The Cubs are the worst team in the majors and haven't scored a run in 20 innings but Wednesday's low point of the season had little to do with baseball.
Mayor Rahm Emanuel embarrassed the Cubs behind the microphone as badly as any pitcher has on the mound. By indicating the team would not get a June 5 hearing before the Commission on Chicago Landmarks it needs to carry out its new proposal, Emanuel exposed how clumsy the business operation has become for an organization that cannot afford any more delays in renovating a 100-year-old ballpark.
Even more than most politicians, Emanuel hates surprises and the Cubs surprised the mayor Tuesday with details they presented publicly before clearing them privately with him. It doesn't matter whether the Cubs informed members of Emanuel's staff about proposed changes to the bullpen and nobody passed them along to the mayor. All that matters is the Cubs rankled the one person in the city they least can afford to rankle by not showing more savvy. Who will end the season with more errors, Starlin Castro or the Cubs' corporate PR team?
Instead of having a news conference to unveil the newly designed artist rendering of Wrigley Field — the equivalent of a victory lap — Cubs business president Crane Kenney first should have covered every last detail with Emanuel and his staff. Chicago politics, with all its hidden agendas and backroom deals, require participants take nothing for granted. The Cubs took the mayor's blessing for granted, a stunningly bad oversight.
When Cubs Chairman Tom Ricketts released a six-minute video last week announcing plans to proceed with a new $575 million renovation plan for Wrigley Field and adjacent property essentially daring rooftop owners to sue, it was assumed he did so with assurances from City Hall. Most observers agreed it would have been silly for Ricketts to be so bold without such assurances. Now the Cubs, stumbling for a third time to push this project, look silly after Emanuel's announcement "this recent submission is not ready for next week.''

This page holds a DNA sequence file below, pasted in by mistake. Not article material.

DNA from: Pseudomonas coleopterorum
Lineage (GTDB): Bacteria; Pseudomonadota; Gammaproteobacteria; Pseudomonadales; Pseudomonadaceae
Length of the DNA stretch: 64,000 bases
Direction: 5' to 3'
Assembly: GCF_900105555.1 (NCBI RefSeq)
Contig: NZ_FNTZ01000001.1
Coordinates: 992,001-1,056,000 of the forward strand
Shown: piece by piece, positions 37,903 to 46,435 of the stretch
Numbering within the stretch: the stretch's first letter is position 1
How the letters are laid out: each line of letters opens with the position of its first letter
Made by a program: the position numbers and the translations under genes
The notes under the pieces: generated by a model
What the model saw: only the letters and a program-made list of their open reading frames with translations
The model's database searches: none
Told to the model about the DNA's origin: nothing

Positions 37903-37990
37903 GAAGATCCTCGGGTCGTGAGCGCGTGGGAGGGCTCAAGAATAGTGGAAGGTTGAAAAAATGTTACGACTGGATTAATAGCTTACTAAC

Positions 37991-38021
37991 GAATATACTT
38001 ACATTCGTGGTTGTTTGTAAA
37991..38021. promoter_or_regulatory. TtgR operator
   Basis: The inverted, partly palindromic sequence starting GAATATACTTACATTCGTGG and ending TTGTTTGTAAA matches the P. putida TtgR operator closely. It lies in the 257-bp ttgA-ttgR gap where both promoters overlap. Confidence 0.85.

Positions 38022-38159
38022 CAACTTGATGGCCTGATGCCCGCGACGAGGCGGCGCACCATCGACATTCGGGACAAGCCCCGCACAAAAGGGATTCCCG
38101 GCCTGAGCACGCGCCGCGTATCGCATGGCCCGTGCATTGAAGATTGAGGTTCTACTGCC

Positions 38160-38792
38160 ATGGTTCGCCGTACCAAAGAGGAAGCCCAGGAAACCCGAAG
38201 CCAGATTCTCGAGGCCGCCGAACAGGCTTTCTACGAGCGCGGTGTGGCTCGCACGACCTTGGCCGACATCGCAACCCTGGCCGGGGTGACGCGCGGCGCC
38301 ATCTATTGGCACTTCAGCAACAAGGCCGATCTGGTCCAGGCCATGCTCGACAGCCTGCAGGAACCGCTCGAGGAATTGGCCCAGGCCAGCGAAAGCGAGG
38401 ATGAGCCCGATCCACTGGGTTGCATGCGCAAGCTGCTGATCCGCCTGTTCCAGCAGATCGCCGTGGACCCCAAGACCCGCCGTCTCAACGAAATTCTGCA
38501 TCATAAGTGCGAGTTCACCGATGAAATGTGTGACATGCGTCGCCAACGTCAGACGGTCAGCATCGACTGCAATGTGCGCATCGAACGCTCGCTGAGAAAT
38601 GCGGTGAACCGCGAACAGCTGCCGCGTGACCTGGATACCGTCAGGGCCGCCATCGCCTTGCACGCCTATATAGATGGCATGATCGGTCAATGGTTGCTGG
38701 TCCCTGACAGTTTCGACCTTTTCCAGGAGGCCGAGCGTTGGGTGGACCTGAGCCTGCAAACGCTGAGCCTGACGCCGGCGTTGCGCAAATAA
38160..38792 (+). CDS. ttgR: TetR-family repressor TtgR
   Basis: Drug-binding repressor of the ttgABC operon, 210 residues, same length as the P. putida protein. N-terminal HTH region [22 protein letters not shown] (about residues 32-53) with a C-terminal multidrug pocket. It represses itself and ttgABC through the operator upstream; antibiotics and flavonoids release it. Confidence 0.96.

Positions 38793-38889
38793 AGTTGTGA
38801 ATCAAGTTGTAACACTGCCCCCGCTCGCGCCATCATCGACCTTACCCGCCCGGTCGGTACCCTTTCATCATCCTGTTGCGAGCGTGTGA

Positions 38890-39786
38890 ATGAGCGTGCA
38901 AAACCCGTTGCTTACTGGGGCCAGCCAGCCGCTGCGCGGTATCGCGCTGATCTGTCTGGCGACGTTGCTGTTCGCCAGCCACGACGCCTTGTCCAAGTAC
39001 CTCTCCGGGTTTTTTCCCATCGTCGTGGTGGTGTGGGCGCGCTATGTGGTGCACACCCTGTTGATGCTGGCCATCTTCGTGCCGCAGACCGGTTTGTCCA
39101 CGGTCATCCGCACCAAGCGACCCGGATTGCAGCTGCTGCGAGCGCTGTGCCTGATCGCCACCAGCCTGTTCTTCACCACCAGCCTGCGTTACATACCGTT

"They have work to do,'' Emanuel said. "There are things like the bullpen that nobody had ever seen before.''
The Cubs would have been smarter either releasing the new proposal with Ricketts' video May 22, dulling the impact and buying a few days' time, or waiting until the June 5 monthly landmarks hearing to go public with details. Staging a news conference five days later to present proposed ballpark changes unfamiliar to the mayor came across as grandstanding to some involved with the project.
How quickly the Cubs scrambled illustrated their concerns and how important officials considered the June 5 hearing they once thought was a formality. In a letter sent Wednesday to Department of Planning and Development Deputy Commissioner Eleanor Gorski, the Cubs offered to alter plans to avoid tabling this until July or beyond.
"We understand there has been some concern regarding proposed changes to the current double doors in the outfield brick wall … and changes related to the brick wall and foul territory along the bullpens,'' the letter said. "We hereby withdraw our request for consideration of changes to the doors … and a request to move the brick walls and foul territory along the bullpens. We trust this will allow the remainder of the plan to move forward June 5.''
Kenney followed that up Thursday on WGWG-FM 87.7 conceding the Cubs could have been clearer with city officials about the bullpen plan. He evaded questions about why Emanuel didn't hear about details before reporters but expressed a willingness to compromise quickly to accommodate the mayor.
"We don't want to have a moment of delay, and that's why we reached out yesterday to Landmarks, to say, 'Hey, if you want to take a re-look at the outfield doors, we'll go so far as to take them off the table,''' Kenney said.
This simply can't be about double doors and bullpen views or bricks and ivy. The Cubs can offer to invest more than a half-billion dollars of the Ricketts family's money into a Chicago neighborhood yet it still comes down to political capital.
Emanuel bullies the Cubs because Ricketts never seriously threatened to leave Clark and Addison, and any threats now about moving to the suburbs or other sites in the city only sound empty. In an election year, Emanuel needs to announce the creation of 2,000 jobs and point to Wrigley as a success instead of an empty, abandoned ballpark. The Cubs keep failing to take advantage of that reality.
They never used their best leverage with the city or the rooftop owners. So this is what happens when you let people push you around in negotiations. You take one step forward and two steps back. You get what you deserve.